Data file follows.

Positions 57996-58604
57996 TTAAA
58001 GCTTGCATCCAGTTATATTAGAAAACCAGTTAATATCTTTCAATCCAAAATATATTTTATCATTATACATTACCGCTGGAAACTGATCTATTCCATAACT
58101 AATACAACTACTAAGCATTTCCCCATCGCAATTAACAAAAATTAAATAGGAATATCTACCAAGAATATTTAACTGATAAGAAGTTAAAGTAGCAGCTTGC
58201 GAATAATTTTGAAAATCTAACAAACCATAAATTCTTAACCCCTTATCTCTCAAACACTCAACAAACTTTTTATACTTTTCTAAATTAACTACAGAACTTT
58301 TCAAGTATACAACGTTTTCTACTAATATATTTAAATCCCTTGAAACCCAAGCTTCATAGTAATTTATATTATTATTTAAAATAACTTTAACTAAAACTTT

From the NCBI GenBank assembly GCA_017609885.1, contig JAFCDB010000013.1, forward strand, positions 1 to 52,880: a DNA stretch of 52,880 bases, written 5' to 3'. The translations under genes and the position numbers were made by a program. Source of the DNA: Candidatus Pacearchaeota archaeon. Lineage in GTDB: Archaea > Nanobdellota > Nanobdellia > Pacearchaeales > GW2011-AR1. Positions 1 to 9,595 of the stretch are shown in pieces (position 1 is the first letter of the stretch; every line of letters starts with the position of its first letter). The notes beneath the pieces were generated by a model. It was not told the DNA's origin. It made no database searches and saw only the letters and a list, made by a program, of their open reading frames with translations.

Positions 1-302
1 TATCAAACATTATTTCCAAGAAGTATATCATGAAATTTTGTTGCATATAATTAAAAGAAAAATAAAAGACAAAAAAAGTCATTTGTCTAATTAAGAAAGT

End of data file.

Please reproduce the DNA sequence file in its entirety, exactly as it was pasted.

Positions 57996-58604
57996 TTAAA
58001 GCTTGCATCCAGTTATATTAGAAAACCAGTTAATATCTTTCAATCCAAAATATATTTTATCATTATACATTACCGCTGGAAACTGATCTATTCCATAACT
58101 AATACAACTACTAAGCATTTCCCCATCGCAATTAACAAAAATTAAATAGGAATATCTACCAAGAATATTTAACTGATAAGAAGTTAAAGTAGCAGCTTGC
58201 GAATAATTTTGAAAATCTAACAAACCATAAATTCTTAACCCCTTATCTCTCAAACACTCAACAAACTTTTTATACTTTTCTAAATTAACTACAGAACTTT
58301 TCAAGTATACAACGTTTTCTACTAATATATTTAAATCCCTTGAAACCCAAGCTTCATAGTAATTTATATTATTATTTAAAATAACTTTAACTAAAACTTT

From the NCBI GenBank assembly GCA_017609885.1, contig JAFCDB010000013.1, forward strand, positions 1 to 52,880: a DNA stretch of 52,880 bases, written 5' to 3'. The translations under genes and the position numbers were made by a program. Source of the DNA: Candidatus Pacearchaeota archaeon. Lineage in GTDB: Archaea > Nanobdellota > Nanobdellia > Pacearchaeales > GW2011-AR1. Positions 1 to 9,595 of the stretch are shown in pieces (position 1 is the first letter of the stretch; every line of letters starts with the position of its first letter). The notes beneath the pieces were generated by a model. It was not told the DNA's origin. It made no database searches and saw only the letters and a list, made by a program, of their open reading frames with translations.

Positions 1-302
1 TATCAAACATTATTTCCAAGAAGTATATCATGAAATTTTGTTGCATATAATTAAAAGAAAAATAAAAGACAAAAAAAGTCATTTGTCTAATTAAGAAAGT